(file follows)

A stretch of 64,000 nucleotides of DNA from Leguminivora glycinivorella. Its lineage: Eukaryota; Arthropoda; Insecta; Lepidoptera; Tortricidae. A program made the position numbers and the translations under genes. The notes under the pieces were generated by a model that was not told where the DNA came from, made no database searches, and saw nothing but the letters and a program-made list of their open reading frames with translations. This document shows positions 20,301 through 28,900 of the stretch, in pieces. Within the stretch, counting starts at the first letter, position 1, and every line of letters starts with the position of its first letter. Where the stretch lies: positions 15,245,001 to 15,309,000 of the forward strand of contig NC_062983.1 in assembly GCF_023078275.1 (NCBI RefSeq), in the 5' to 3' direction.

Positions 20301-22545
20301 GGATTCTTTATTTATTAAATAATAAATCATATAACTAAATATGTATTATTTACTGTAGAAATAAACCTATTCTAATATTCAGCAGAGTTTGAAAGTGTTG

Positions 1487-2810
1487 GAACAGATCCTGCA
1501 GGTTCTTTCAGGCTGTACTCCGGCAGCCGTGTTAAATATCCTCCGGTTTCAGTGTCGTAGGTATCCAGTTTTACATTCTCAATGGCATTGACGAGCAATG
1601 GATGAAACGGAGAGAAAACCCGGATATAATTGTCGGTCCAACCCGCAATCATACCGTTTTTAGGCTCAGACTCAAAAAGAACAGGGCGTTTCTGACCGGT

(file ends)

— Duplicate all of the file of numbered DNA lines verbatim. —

A stretch of 64,000 nucleotides of DNA from Leguminivora glycinivorella. Its lineage: Eukaryota; Arthropoda; Insecta; Lepidoptera; Tortricidae. A program made the position numbers and the translations under genes. The notes under the pieces were generated by a model that was not told where the DNA came from, made no database searches, and saw nothing but the letters and a program-made list of their open reading frames with translations. This document shows positions 20,301 through 28,900 of the stretch, in pieces. Within the stretch, counting starts at the first letter, position 1, and every line of letters starts with the position of its first letter. Where the stretch lies: positions 15,245,001 to 15,309,000 of the forward strand of contig NC_062983.1 in assembly GCF_023078275.1 (NCBI RefSeq), in the 5' to 3' direction.

Positions 20301-22545
20301 GGATTCTTTATTTATTAAATAATAAATCATATAACTAAATATGTATTATTTACTGTAGAAATAAACCTATTCTAATATTCAGCAGAGTTTGAAAGTGTTG

Positions 1487-2810
1487 GAACAGATCCTGCA
1501 GGTTCTTTCAGGCTGTACTCCGGCAGCCGTGTTAAATATCCTCCGGTTTCAGTGTCGTAGGTATCCAGTTTTACATTCTCAATGGCATTGACGAGCAATG
1601 GATGAAACGGAGAGAAAACCCGGATATAATTGTCGGTCCAACCCGCAATCATACCGTTTTTAGGCTCAGACTCAAAAAGAACAGGGCGTTTCTGACCGGT